The night has been long, The wound has been deep, The pit has been dark, And the walls have been steep. Under a dead blue sky on a distant beach, I was dragged by my braids just beyond your reach. Your hands were tied, your mouth was bound, You couldn't even call out my name. You were helpless and so was I, But unfortunately throughout history You've worn a badge of shame. I say, the night has been long, The wound has been deep, The pit has been dark And the walls have been steep. But today, voices of old spirit sound Speak to us in words profound, Across the years, across the centuries, Across the oceans, and across the seas. They say, draw near to one another, Save your race. You have been paid for in a distant place, The old ones remind us that slavery's chains Have paid for our freedom again and again. The night has been long, The pit has been deep, The night has been dark, And the walls have been steep. The hells we have lived through and live through still, Have sharpened our senses and toughened our will. The night has been long. This morning I look through your anguish Right down to your soul. I know that with each other we can make ourselves whole. I look through the posture and past your disguise, And see your love for family in your big brown eyes. I say, clap hands and let's come together in this meeting ground, I say, clap hands and let's deal with each other with love, I say, clap hands and let us get from the low road of indifference, Clap hands, let us come together and reveal our hearts, Let us come together and revise our spirits, Let us come together and cleanse our souls, Clap hands, call the spirits back from the ledge, Clap hands, let us invite joy into our conversation, Courtesy into our bedrooms, Gentleness into our kitchen, Care into our nursery. The ancestors remind us, despite the history of pain We are a going-on people who will rise again. And still we rise.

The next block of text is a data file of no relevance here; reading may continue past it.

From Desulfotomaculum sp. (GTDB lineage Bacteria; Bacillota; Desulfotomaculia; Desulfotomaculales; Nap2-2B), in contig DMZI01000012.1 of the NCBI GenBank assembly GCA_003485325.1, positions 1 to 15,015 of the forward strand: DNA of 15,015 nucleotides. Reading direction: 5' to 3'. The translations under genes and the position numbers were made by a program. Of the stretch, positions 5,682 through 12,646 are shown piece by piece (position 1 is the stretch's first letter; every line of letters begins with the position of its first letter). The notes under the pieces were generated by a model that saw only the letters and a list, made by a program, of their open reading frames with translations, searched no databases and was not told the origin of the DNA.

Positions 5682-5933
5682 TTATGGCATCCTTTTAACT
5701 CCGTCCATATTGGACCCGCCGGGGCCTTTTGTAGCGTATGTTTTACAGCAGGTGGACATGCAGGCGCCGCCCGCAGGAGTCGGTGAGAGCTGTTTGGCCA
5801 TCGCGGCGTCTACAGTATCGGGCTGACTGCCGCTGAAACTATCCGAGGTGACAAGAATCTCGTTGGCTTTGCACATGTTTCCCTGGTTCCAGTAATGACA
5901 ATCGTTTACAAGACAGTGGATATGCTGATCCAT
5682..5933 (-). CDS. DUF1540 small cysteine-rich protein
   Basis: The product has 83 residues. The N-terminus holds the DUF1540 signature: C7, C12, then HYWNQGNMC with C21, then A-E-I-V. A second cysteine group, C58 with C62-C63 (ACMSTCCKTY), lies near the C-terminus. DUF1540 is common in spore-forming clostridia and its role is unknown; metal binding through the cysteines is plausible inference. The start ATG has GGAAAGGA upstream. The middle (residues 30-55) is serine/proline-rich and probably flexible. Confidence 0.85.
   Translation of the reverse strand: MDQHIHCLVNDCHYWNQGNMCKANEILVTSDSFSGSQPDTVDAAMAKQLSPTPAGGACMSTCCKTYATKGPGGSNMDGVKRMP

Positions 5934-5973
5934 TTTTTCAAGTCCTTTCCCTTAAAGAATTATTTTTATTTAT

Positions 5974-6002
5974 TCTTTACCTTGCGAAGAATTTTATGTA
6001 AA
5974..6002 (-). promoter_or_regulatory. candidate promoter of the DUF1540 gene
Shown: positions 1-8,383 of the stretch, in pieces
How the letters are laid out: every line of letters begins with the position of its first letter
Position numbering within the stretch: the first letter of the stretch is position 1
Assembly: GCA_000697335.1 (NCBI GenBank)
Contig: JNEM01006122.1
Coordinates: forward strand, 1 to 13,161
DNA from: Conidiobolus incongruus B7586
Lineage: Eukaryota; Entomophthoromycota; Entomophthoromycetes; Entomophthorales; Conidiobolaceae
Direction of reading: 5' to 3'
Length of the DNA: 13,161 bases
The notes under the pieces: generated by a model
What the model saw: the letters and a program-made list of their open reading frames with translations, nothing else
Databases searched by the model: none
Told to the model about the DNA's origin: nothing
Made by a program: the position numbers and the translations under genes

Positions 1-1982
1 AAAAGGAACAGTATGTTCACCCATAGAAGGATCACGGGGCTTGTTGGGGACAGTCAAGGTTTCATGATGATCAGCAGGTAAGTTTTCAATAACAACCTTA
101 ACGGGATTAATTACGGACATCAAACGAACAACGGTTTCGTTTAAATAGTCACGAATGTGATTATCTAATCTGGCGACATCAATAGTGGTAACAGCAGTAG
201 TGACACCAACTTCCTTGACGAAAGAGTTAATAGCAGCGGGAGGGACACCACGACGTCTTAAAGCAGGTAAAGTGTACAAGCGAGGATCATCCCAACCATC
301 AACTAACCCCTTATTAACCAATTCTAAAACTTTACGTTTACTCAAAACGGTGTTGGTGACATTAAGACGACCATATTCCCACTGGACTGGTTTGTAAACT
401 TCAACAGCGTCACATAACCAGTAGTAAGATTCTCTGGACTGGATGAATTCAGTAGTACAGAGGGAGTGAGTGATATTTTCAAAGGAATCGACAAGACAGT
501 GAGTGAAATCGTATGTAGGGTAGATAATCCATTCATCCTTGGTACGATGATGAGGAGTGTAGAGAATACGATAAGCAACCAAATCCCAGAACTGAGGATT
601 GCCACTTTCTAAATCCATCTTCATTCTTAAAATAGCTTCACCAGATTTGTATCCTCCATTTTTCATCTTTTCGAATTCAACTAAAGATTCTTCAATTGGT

Saturday, June 06, 2015
Celebrating Maya in Charlotte
ESPER; City of Charlotte Mayor, Daniel Clodfelter; the Friendship Missionary Baptist Church Praise Dancers; Postmaster of Charlotte, Le Gretta Roass-Rawlins; Dr. Paxton Hughes; and emcee for the event, WBTV News Anchor, Brigida Mack (who gave me one of the most fun and energetic introductions I think I've ever had). As everyone spoke and performed, I was reminded of the sheer genius, gifts, and reach of Maya's thoughts and work. After all, she was a writer, dancer, singer, poet, actress, director, civil rights activist, professor, and mother. The work she accomplished in her lifetime is breathtaking and magnificently inspiring. Most people don't realize that she directed the moving film, Down in the Delta,, starring Alfre Woodard and Wesley Snipes. Maya's legacy will influence generations and generations to come. She is the ancestor that she talks about in her work who speak to us, teach us, and direct us to higher ground. Thank you Dr. Maya Angelou for your words, your work, and your love. Here's the poem that I performed at the event. Maya wrote it for and read it at the Million Man March on October 16, 1995. Million Man March Poem